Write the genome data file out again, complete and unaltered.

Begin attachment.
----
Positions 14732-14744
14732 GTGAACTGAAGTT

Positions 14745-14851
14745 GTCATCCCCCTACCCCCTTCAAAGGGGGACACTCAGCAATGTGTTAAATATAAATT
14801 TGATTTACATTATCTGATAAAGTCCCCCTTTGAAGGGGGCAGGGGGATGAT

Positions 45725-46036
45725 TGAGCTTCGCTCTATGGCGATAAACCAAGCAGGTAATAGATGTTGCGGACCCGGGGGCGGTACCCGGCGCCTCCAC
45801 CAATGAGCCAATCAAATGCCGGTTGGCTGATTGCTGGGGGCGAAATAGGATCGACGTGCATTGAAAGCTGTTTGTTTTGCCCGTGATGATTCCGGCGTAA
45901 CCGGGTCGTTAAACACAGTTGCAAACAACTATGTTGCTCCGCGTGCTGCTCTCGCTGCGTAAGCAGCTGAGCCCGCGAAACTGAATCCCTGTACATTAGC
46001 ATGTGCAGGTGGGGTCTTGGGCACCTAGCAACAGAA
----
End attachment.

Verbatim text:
Positions 14732-14744
14732 GTGAACTGAAGTT

Positions 14745-14851
14745 GTCATCCCCCTACCCCCTTCAAAGGGGGACACTCAGCAATGTGTTAAATATAAATT
14801 TGATTTACATTATCTGATAAAGTCCCCCTTTGAAGGGGGCAGGGGGATGAT

Positions 45725-46036
45725 TGAGCTTCGCTCTATGGCGATAAACCAAGCAGGTAATAGATGTTGCGGACCCGGGGGCGGTACCCGGCGCCTCCAC
45801 CAATGAGCCAATCAAATGCCGGTTGGCTGATTGCTGGGGGCGAAATAGGATCGACGTGCATTGAAAGCTGTTTGTTTTGCCCGTGATGATTCCGGCGTAA
45901 CCGGGTCGTTAAACACAGTTGCAAACAACTATGTTGCTCCGCGTGCTGCTCTCGCTGCGTAAGCAGCTGAGCCCGCGAAACTGAATCCCTGTACATTAGC
46001 ATGTGCAGGTGGGGTCTTGGGCACCTAGCAACAGAA